The dealer is doing you a huge favor, probably as since it was the next day, the DMV paperwork was not filed yet, so they can unwind the deal.

They have no obligation to do this, they could simply say, deal with GM and your then into an unknown battle of time and money.

Its your call on how far to push this, but know if you say we are "walking", they could reciprocate with the issue are now yours, which they really are.
You're absolutely right - they didn't have to offer this at all. The only difference between this and the same situation later in ownership is that here, it did occur so soon after bringing the car home. If it had happened any later, we'd simply be dealing with whatever repair process was necessary under warranty. I get that.

The "walk away" comment came from my wife in frustration over the whole ordeal. You just don't expect a new car to go bad less than 24 hours after taking it home. She started thinking that the old car is still pretty decent, so screw this whole thing. :rolleyes: I realize that, in all likelihood, that's not a real option. I'm still excited about finally getting a working Volt. :)

The main question was whether this other factory cash back is usable on the new car when we swap. If so, it seems that if we just take the same deal as before, the dealer is gladly pocketing that as extra profit for themselves. But I don't know exactly how these things work, or if maybe there was some consideration of it in the swap they did with the other dealer.

I guess worst case, we ask them about it and hope they're honest, regardless of what the answer is.

Considering that a common cause is a misaligned battery terminal under the front hood, I am wondering why you don't simply have them fix that and keep the car.
Thanks for the reminder on this - I remember seeing that post in my research. I even meant to check it before we made the deal, but completely forgot. And when the car refused to work the next day, I didn't think about it then, either.

The service department acted like the problem was much bigger than this - certainly if this were it, and they'd properly diagnosed it, we'd have been very happy to take the car back with a simple fix. But they said they needed to get GM involved because it was giving error codes they didn't recognize. The dealer offered the swap because they didn't think it was easily fixable. I would hope their service department is competent enough to recognize something simple like the battery terminal vs. something much bigger!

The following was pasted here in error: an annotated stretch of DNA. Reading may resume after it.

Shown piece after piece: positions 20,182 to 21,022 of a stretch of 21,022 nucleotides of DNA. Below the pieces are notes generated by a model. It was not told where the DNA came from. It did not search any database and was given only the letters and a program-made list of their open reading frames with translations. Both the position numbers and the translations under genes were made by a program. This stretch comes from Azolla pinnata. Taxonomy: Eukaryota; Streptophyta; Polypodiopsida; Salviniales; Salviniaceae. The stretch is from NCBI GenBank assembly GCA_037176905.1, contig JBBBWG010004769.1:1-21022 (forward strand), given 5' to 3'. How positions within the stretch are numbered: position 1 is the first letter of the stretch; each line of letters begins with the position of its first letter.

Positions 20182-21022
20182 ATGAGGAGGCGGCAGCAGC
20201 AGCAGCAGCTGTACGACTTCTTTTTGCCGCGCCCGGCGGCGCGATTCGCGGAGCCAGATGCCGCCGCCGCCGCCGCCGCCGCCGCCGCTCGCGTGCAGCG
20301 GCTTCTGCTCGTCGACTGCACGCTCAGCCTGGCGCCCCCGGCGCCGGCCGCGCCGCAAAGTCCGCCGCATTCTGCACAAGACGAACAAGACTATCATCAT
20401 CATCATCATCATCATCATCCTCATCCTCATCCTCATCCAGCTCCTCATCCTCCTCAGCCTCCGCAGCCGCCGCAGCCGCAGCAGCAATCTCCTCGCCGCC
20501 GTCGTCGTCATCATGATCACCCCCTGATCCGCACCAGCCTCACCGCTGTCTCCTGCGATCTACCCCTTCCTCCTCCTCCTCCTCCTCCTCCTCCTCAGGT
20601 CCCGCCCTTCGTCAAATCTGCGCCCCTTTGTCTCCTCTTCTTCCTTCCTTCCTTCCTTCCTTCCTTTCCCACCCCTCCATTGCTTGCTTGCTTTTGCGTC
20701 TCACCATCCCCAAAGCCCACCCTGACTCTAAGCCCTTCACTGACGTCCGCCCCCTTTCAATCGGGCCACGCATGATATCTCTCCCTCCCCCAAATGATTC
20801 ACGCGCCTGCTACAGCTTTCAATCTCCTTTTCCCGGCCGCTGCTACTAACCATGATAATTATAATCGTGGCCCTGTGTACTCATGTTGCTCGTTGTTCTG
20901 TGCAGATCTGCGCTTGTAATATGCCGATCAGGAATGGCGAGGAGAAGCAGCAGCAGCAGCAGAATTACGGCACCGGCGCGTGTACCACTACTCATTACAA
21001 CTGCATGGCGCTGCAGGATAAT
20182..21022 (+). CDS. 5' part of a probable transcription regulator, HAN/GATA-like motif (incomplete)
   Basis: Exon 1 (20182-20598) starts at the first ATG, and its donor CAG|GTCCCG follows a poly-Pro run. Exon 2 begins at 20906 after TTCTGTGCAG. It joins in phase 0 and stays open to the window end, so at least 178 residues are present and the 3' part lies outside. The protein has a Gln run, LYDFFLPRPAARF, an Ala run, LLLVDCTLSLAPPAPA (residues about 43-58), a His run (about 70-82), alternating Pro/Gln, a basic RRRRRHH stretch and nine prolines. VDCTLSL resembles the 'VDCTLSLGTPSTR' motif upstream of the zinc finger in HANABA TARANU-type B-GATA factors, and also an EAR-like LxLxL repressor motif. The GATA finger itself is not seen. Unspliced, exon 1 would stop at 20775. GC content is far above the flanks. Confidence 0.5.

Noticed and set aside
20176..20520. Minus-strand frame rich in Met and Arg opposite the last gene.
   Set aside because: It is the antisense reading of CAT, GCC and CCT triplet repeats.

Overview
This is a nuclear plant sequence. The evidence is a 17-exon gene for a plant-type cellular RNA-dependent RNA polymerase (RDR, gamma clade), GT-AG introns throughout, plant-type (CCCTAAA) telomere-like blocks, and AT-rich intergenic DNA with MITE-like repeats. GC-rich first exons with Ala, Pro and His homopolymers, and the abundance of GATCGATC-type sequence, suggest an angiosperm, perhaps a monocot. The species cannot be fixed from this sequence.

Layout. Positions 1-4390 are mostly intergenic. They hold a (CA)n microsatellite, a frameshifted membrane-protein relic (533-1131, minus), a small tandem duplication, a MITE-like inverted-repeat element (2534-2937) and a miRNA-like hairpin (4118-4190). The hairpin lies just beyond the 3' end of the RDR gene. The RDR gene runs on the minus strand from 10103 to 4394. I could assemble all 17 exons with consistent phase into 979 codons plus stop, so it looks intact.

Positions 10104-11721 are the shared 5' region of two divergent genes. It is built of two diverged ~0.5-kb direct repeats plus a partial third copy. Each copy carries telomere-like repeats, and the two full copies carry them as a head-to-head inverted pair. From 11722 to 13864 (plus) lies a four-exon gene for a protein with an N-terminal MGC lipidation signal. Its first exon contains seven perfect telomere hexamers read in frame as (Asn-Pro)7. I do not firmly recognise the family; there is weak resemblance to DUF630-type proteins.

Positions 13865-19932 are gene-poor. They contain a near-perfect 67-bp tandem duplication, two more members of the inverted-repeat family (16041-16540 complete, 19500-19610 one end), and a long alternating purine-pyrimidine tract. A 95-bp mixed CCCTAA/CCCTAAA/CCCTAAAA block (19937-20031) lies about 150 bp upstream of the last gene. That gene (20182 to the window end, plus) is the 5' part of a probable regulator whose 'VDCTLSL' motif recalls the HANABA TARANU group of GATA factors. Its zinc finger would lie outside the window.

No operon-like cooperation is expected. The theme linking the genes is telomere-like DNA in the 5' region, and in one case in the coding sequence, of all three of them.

I might try to mention it to them when we see them on Monday. Don't think it'll make a difference in our situation, anyway.
 

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I'd say you are very lucky it happened so early and the dealer is offering the swap. If it was me, I'd be grateful for these things and take the swap, don't push for the extra rebate too hard at all. The replacement car's VIN indicates that it is probably an August or September build date, so only a few months old, all good there.
 

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That looks like what mine did when it broke down over the weekend...

Full battery (mine was empty, I'm sure of it), 0 EV miles, Check Engine light on, no "READY" light, "Shift to Park" if I tried to move the shifter.

Only difference is mine didn't show anything for the Cruise Control, but I don't have Adaptive on mine.
 

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Sounds like they are "Unwinding" the deal as another poster said. That shows they care about YOU as a customer. I would not worry about a difference in build date. You could ask them to absorb the extra cost options. If they say no, ask for half. After that I would not push it. They are doing you a "solid" IMO.
 

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Tough call, if it's as simple as a mis-aligned battery cable I think I would want them to fix it and we move on. Why because if it's that's simple why take a chance on another vehicle.

I'd ask them how long it would take to investigate that first. I would think that's worth an hour or two to determine if it's that simple or that you got lucky and dodged a bullet and take the replacement vehicle.

But it seems your dealer is going above and beyond what I would have expected. Good luck.
 

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The 1500 is VIN specific. It's a bonus tag assigned by VIN. They can't be applied to other vehicles.